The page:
My second-born son is a bee afficionado---he knows and will tell you WAY more than you thought you wanted to know. He knows times and temperatures and honey flavors and bee routes and all those magical, wonderful mysteries of the world's first sweetener. I know very little, as I have him right there---my personal Apian Encyclopedia, and mostly the curiosity on that subject doesn't flare up too often.
When I was a very young child, all my friends played "doll" or "school" or various run-and-shout games...I organized counters and dishes and pretend cookstoves and skillets, channeling Miss Marthy right and left, sending this one out to gather grass, that one to pick up acorns from which we separated the tops into little bowls and cups, and another for the best, cleanest mud and sand for ingredients. We would mix and stir and bake, then decorate cakes and pies and cookies beyond the imaginations of Duff and the Charm City squad.
My Mammaw sent everybody home the day she caught us sitting with little bowls in our laps, painstakingly shelling the almost-microscopic little "peas" from the slender hanging pods of her precious cleome bed. We sucked honey-suckle blossoms for the nectar, raided plum thickets and blackberry rambles, held buttercups under our chins, and could not be warned away from the hive-filled wall which adjoined the dining room in her tiny house. Bees had moved into that old clapboard wall years before, and you could see the ins and outs of all the workers, entering and leaving by way of several holes in the siding. The room also held my bed for when I visited, and the hum of the hive was as lulling as a waterfall. All that never-ending activity, carried on for ages out of time, just a bead-board away as I nestled down---there was a gentle soothe to it that no music and no magic machines can convey.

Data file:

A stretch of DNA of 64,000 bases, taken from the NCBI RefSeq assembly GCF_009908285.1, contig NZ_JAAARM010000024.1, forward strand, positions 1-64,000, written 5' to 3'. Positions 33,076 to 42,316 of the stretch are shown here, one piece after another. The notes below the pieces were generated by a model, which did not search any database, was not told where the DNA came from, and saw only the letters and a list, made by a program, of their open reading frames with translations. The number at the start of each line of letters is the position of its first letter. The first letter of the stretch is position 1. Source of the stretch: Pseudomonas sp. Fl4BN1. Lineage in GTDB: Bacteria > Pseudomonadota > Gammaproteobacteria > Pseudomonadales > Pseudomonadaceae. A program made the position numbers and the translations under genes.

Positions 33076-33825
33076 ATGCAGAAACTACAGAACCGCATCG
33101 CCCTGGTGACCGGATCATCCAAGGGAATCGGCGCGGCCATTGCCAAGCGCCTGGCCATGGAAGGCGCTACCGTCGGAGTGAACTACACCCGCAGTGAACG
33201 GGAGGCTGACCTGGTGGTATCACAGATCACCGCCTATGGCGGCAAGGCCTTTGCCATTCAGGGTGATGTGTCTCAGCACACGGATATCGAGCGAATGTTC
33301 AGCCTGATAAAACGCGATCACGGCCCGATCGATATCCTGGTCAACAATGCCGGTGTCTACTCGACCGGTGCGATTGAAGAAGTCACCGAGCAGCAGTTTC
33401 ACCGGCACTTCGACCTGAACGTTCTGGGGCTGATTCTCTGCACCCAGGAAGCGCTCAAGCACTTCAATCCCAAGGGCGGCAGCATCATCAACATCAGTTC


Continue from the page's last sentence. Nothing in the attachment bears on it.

I always wanted the adults to "raid" the honeycomb, but we never did, and when I was a teenager, they tore down the house in order to build my grandparents a new one on the site. I was on a trip with my class, and missed the whole thing!!
I could, however, "charm" a bee into letting me take her back outside, away from the siren-call of the lightbulb at the end of its long ceiling-string. My Grandpa would cup his hand upside down near the frantically-buzzing bee pressing her backside to the lethally-hot bulb, slowly slide it up and between her and the light, close his fist softly, and release her out into the night air.
I was determined to learn to do that, so I practiced every time I went to visit, if there were a bee in the room, sometimes precariously standing on a chair to reach the light. He said, "You just have to think hard how much you love that bee." It worked, and I released several of my own over the years. He could also do that with a wasp, but no way on this earth could I ever love a wasp THAT much.